There is rarely a good reason to look down a gun barrel from the muzzle. Sometimes this is necessary when looking for barrel obstructions. If you drop a gun in mud, dirt, or snow then you might need to do this. Also, a visual barrel inspection can be needed to look for excess gun cleaning agents.
How To Safely Look Down The Barrel Of A Firearm
- Point the gun in a safe direction.
- Activate the manual safety if there is one.
- Remove the detachable magazine if there is one.
- Remove ammunition from the chambers. (Revolvers)
- Rack the slide or bolt to remove ammunition in the chamber.
- Lock back the action to expose the feed and chamber area.
- Observe the chamber area where a cartridge would sit in a loaded state.
- Check the feed area. It should be free of ammunition.
- Insert a barrel length cleaning rod through the entire barrel and feed area.
- Remove the rod and look down the barrel.
4. Fully Unload Guns When You are Not Shooting
Unless it’s your carry or home defense gun, firearms should not be loaded when not in use. There simply is no good reason to leave a gun in a loaded state when not in use.
For semi-automatic guns with detachable magazine, do the following to properly unload a loaded gun.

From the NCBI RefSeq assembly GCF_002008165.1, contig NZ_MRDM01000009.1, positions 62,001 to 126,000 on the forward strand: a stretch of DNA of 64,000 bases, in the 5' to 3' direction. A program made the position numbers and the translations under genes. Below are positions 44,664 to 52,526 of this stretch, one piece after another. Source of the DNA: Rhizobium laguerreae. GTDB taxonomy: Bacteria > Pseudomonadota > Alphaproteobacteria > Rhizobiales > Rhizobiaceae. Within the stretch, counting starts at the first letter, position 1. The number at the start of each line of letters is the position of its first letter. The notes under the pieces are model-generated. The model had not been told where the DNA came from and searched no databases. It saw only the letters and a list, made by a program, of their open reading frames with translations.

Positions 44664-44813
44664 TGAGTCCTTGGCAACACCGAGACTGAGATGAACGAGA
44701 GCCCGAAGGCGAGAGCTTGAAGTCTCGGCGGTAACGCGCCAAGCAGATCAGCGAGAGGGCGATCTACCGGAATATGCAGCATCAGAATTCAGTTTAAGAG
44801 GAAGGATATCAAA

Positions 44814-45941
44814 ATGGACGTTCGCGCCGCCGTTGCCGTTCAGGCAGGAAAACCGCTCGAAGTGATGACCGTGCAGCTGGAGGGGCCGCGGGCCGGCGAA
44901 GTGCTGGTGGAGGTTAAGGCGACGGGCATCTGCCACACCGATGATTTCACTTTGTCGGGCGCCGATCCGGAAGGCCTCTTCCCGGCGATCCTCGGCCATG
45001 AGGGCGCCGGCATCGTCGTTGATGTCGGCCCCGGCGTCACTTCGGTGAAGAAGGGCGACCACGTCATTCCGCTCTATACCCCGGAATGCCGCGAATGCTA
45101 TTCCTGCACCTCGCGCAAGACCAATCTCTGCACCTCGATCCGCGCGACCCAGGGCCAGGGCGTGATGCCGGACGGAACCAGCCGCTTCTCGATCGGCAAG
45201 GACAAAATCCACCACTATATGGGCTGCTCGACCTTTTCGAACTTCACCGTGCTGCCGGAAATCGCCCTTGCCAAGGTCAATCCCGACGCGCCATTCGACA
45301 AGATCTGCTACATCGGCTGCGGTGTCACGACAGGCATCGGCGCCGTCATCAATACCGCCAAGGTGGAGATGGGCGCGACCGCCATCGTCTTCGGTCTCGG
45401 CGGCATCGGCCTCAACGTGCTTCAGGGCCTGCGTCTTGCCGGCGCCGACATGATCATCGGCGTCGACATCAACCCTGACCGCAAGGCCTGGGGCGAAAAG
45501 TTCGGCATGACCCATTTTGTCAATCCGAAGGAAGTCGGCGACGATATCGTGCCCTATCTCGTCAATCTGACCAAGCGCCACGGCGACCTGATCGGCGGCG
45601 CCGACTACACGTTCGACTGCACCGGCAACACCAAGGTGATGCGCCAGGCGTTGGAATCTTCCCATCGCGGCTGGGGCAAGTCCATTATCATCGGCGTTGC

How To Unload A Semi-Automatic Pistol
First remove the magazine to prevent new rounds from cycling through. Next, rack the slide twice to give the extractor two tries at removing the round in the chamber. The round in the chamber will extract if your gun’s extractor is functional. To be super sure, visually inspect the chamber to see that no round is chambered.
How to Handle a Failure to Extract Malfunction
If a case will not extract, then you have a firearm with a failure to extract malfunction. You need to visually inspect the chamber. The slide should be locked back exposing the action. If it is not, lock it back so the chamber can be visually inspected. Position the exposed action so you can see into the chamber. If there is a case in the chamber, you need to remove it. A knife or flat head screwdriver are good tools for this.
Remember to do all of the above with the gun pointed in a safe direction.